The Bucs defense got a major upgrade with Tom Brady. Yes. Tom Brady. There are a lot of hopes and expectations pinned to the Buccaneers’ acquisition of Tom Brady this offseason. Most people give credit to Mike Evans, Chris Godwin, O.J. Howard and Cam Brate as the motivating factors for Brady selecting Tampa.
This seems to be only half the story. The factors Brady specifically noted for choosing Tampa as his landing spot included the abundance of offensive weapons, the weather, and an up-and-coming defense. How much does a defense truly affect a quarterback’s performance?
How to Judge a Quarterback’s Success
To judge a quarterback’s success, you first have to decide on a measuring stick. Trent Dilfer is an interesting example of how muddled the facts can get. In the year 2000, Dilfer won the Super Bowl with the Baltimore Ravens. That year he finished with abysmal statistics which extended from the regular season through the postseason. Dilfer was actually awful that year, even finishing 31st out of 40 quarterbacks with 200 or more pass attempts in Net Expected Points. He was awful but his team was fantastic.
Compare that to some talented quarterbacks like Dan Marino, Jim Kelly, Fran Tarkenton, Dan Fouts, and Warren Moon, all of whom never won the “big game.”
Let’s look back at Tom Brady’s defenses in his Super Bowl years. According to Pro Football Reference, in 2002, the Patriots defense was average and ranked 17th overall, but when they won in 2004, they leaped to third overall. During 2005 they dropped back to 17th. In their three other Super seasons, their defense ranked 10th, fifth, and first overall. EVERY championship year Brady’s defense was in the top half of the NFL and in four of those seasons, the defense was top 10.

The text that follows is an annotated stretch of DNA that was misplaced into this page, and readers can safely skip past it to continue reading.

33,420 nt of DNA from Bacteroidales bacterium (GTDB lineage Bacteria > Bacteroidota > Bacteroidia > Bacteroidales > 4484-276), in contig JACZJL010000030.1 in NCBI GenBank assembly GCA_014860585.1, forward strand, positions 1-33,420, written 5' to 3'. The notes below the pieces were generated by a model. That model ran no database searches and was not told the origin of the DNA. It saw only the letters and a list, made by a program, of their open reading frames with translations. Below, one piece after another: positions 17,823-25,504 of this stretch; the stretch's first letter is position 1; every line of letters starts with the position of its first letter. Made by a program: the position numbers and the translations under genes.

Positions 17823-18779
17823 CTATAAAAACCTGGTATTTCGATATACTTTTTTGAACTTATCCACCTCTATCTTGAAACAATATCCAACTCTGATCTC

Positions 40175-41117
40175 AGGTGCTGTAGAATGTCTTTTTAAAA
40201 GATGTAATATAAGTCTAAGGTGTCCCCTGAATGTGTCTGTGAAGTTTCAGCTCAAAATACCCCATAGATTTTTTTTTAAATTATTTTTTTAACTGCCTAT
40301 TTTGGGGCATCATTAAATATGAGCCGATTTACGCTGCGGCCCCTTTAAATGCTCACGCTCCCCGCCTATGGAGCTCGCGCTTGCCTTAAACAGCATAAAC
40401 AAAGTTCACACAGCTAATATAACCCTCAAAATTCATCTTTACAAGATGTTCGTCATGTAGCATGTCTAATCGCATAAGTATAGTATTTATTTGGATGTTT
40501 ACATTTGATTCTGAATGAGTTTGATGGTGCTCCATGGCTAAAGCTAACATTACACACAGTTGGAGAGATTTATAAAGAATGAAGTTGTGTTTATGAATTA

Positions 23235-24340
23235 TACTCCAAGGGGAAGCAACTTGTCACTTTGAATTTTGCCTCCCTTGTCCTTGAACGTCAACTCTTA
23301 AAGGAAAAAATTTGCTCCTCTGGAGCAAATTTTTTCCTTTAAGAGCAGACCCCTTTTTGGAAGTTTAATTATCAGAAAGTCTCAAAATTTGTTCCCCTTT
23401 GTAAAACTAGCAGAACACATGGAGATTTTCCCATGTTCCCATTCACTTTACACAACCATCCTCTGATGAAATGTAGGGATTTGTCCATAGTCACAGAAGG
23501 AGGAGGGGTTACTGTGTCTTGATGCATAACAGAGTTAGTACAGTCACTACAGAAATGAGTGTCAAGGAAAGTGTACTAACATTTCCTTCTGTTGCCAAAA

Trent Dilfer showed that teams CAN win with a sub-par quarterback but that is a glitch in overall statistics. It is important that a team has both a solid quarterback and a top-notch defense, but part of the story is untold by these stats. An excellent defense makes a quarterback look good and brings team success, but there are important ways that a quarterback affects the play and ranking of a defense.
How this Ties into Tampa Bay
This brings us to the Buccaneers’ defense. The Buccaneers’ defense finished ranked 29th last season. Key injuries played a role in that number and the defense played much better as the year progressed. Another enormous part of that is the quarterback play last season. As Winston threw 30 interceptions, the defense was often in a hole. Playing against short fields and giving up more points decimates a defensive ranking. Your defense is already behind before they even get started.
Tom Brady only threw eight interceptions in 2019. Compare the defensive impact of those statistics, plus the massive impact that Winston threw seven pick-sixes. Tom Brady has thrown 14 pick-sixes total in a 20-year career. He does not put the defense in trouble often.
The statistical impact of Brady on defensive numbers will be startling. It isn’t just interceptions that will create this impact. An opposing team will want to keep the Buccaneers’ offense off the field. The way to do that is ball control. Opposing teams will less likely aggressively attack and try to score quickly. This plays directly into what appears to be the Buccaneers’ greatest defensive strength, run defense. This also will affect defensive effectiveness and statistics.
While Antoine Winfield Jr. is an exciting addition to the Buccaneers defense, it is likely that the biggest impact on the defensive unit will be because of the addition of someone not even on that side of the ball. The Bucs defense got a major upgrade. Tom Brady.